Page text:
The wolf: Ah! Ah! Ah!

I am ready!

Children:  Watch out!

Here he comes!

He wants to eat us!


ma chemise gris my yellow trousers

mes chaussettes bleues my blue socks

ma veste rouge my red jacket

mes botte brun my brown boots

mon chapeau noir my black hat



















11. Quand Biron voulut danser O


This very old song was written in memory of Charles de Gontaut-Biron, a favourite of Henri 1V, who was condemned to death for conspiring with Spain against his master and executed in 1602. Traditionally a very long list of clothing and other items are added in this cumulative song.


Children hold hands in a circle. Biron sits on a chair, the throne, in the middle. Six valets take their place in the circle.

















Quand Biron voulut danser, x2

Ses souliers fit apporter, x2

Ses souliers tout ronds,

Vous danserez Biron.

When Biron wanted to dance, x2

They brought him his shoes to wear, x2

Yes his shoes, oh so round,

You’ll dance todayBiron.


Quand Biron voulut danser, x2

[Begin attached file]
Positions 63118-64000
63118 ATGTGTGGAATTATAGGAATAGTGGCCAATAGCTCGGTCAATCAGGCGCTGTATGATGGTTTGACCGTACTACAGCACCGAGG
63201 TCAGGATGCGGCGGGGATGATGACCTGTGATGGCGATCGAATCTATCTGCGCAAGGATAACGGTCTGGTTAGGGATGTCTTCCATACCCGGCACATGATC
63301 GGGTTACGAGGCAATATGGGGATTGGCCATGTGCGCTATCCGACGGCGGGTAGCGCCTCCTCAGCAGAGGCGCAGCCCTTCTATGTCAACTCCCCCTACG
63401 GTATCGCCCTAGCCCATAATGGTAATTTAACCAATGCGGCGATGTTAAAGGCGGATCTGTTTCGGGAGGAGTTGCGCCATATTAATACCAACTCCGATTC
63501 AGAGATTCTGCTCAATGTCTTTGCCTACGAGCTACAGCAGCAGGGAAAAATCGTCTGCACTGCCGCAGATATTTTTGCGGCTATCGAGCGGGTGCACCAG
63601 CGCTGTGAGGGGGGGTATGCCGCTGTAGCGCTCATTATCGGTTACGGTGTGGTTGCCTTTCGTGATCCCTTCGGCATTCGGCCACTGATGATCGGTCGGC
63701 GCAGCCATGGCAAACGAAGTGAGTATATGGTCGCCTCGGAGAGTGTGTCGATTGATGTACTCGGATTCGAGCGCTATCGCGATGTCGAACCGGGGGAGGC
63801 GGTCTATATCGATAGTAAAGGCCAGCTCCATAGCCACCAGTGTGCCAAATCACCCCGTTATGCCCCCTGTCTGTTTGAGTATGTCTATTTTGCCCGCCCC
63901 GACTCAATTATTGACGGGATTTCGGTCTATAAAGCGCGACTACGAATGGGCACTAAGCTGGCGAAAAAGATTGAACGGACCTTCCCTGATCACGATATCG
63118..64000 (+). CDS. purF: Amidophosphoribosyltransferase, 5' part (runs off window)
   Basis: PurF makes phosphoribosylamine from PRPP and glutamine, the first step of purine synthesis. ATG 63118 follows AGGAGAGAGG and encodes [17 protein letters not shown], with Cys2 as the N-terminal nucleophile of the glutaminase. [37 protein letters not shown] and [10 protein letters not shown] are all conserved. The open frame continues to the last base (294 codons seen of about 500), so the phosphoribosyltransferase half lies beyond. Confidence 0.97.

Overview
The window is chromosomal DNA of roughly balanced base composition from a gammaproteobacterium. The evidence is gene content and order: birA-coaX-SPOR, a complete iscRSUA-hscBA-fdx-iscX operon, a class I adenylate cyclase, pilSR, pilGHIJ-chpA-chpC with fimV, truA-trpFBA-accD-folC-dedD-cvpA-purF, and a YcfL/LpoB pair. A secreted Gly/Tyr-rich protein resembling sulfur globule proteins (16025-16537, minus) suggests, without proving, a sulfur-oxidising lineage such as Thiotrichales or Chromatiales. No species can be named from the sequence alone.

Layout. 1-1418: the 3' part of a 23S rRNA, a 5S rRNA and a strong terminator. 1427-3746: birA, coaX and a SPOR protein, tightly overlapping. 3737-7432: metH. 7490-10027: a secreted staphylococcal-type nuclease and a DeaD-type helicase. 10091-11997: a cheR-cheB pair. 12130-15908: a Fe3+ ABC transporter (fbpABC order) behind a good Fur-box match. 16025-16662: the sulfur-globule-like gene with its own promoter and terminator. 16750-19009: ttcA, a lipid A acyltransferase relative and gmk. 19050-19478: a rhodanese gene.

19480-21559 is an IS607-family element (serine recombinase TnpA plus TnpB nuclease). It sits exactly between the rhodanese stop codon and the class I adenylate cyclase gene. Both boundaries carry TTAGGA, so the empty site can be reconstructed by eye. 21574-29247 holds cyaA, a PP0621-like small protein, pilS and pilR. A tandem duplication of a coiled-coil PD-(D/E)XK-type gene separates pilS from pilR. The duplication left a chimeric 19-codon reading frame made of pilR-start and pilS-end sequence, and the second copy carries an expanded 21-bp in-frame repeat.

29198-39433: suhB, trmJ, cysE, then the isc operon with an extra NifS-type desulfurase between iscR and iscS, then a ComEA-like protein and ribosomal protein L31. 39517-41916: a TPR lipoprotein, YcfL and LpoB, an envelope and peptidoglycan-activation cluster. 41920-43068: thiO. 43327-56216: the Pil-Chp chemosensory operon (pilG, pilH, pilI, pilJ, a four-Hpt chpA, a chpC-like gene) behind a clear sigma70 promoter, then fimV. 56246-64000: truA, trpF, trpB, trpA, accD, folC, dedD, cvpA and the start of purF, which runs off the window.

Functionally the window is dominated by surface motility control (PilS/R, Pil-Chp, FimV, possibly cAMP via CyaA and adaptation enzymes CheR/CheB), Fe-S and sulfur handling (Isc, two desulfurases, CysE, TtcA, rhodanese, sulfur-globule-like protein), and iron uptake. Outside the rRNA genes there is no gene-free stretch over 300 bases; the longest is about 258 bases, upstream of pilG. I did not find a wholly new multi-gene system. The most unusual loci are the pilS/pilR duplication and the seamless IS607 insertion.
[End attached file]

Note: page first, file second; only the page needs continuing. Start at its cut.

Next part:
Sa perruque fit apporter, x2

Sa perruque à la Turque,

Ses souliers tout ronds,

Vous danserez Biron.

When Biron wanted to dance, x2

They brought him his wig to wear, x2

Yes his wig, Turkish wig,

And his shoes, oh so round,

You’ll dance today Biron.

Children walk round Biron and his valets swinging arms alternately. One valet bows deeply and gives him his shoes. Biron puts them on then dances with that valet. Those in the circle stop to watch the shoes being put on. On the last line Biron skips round with the valet.


Continue as above; each time another valet brings Biron an item of clothing. He points to each piece in turn as they are sung.

Suggested additions:

Sa chemise en toile gris.

Yes his shirt, grey cloth shirt.

Sa culotte à la mode.

Breeches too, oh so smart.

Son épée affilée.

Yes his sword oh so sharp.

Son violon, son basson.

His violin, his bassoon.

Son chapeau en clabot.

His clabaut hat.